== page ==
• Expect your STBX to move as quickly as you want them to. You had months (maybe years?) to think about divorce – to plan, to manage your emotions, to basically just wrap your head around it. The "D" news might come as a surprise to your ex (even if it shouldn't) and forcing them into the legal process (unless there is a safety or financial emergency), might only ramp things up.
  • Threaten to hire the most aggressive lawyer in town. Why not? Because they might just hire the most aggressive lawyer in town. "Aggressive" doesn't mean better. It usually is code for "I will run up the biggest bill you have ever seen – I might even make more money on this case than you receive in a settlement."
  • Prioritize Facts over Feelings. It's brutal but to the extent possible, you have to separate emotion from the business part of divorce. You are negotiating the dissolving of a big contract (the marital contract) and you are bound to feel the emotional weight of ending a relationship. BUT when you let your emotions drive negotiations, well… do I even need to tell you?
  • Withhold info (aka: lie). I know what you're thinking. I got this bonus waaaaay after we separated. It's mine and s/he doesn't need to know about it. I'm sorry to report that you are wrong. Divorce law = transparency. Just because you disclose an asset doesn't mean you have to share it equally (or at all). But your spouse gets to know. Being transparent with finances is not only the law, it's a way to build trust in the divorce process and usually leads to settlement early on.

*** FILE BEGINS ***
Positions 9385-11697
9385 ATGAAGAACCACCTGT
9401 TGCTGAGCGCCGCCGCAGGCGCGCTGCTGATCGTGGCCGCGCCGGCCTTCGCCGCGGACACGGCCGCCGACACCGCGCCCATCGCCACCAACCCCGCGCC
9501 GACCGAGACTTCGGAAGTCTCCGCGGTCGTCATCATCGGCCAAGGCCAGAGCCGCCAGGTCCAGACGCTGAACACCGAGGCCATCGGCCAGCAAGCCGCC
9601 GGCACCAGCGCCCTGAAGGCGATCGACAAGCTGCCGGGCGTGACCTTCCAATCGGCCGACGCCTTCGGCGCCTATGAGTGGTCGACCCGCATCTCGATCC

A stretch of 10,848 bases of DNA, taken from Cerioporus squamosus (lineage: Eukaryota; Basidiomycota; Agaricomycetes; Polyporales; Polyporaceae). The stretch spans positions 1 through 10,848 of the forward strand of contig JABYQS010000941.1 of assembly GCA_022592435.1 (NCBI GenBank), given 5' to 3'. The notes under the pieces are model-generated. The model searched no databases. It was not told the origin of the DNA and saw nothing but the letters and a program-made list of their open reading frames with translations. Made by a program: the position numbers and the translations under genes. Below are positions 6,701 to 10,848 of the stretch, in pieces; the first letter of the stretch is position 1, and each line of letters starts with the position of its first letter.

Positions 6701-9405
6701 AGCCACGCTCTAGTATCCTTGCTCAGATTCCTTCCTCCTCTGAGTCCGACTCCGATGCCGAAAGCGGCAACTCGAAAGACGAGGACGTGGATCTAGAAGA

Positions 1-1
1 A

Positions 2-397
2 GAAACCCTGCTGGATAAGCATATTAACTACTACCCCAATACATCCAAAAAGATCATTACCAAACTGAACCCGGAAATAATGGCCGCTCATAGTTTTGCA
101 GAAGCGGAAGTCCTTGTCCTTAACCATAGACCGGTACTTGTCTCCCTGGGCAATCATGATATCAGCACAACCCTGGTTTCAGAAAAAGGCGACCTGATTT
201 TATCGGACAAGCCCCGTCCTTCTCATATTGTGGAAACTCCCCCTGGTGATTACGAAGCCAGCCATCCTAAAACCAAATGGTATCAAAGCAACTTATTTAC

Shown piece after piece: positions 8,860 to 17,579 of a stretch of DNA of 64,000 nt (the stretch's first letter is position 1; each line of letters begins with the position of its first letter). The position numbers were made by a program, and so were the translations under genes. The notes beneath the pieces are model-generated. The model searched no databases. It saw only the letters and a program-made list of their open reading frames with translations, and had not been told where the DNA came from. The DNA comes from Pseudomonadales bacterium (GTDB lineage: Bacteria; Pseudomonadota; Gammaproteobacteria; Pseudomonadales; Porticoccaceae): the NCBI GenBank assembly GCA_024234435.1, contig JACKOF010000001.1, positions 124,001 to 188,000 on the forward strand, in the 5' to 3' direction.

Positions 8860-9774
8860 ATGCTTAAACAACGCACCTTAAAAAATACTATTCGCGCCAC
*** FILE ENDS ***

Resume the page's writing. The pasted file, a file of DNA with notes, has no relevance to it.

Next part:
• Expect that the communication issues you had in marriage, will magically disappear at divorce. You know what triggers your spouse. There are ways to be persuasive without hitting each one of them. And, if you can't seem to communicate without each convo spiraling into hell and chaos, maybe it's time to have a lawyer write a settlement offer or venture into mediation.

You may feel like there's no way in hell that you and your ex can stay out of court. And maybe that's true. But I'm absolutely certain there is at least few things you two can agree on. And for everything you agree on, that's one less trip to the courthouse. An "amicable" split doesn't mean easy. It just means that you are focused on resolution as opposed to amplifying all that went wrong or is wrong about your ex. Remember, all of our tools, products and resources are designed to help you get to that finish line as peacefully as possible – so that you can move on to that next (awesome) chapter of your life.

Book your free 15-minute divorce strategy call with us at this link, now.

Considering Divorce?

Talk to a Divorce attorney.

We've helped 85 clients find attorneys today.

How It Works

  1. Briefly tell us about your case
  2. Provide your contact information
  3. Choose attorneys to contact you

Talk to a Lawyer

Need a lawyer? Start here.

How it Works

  1. Briefly tell us about your case
  2. Provide your contact information
  3. Choose attorneys to contact you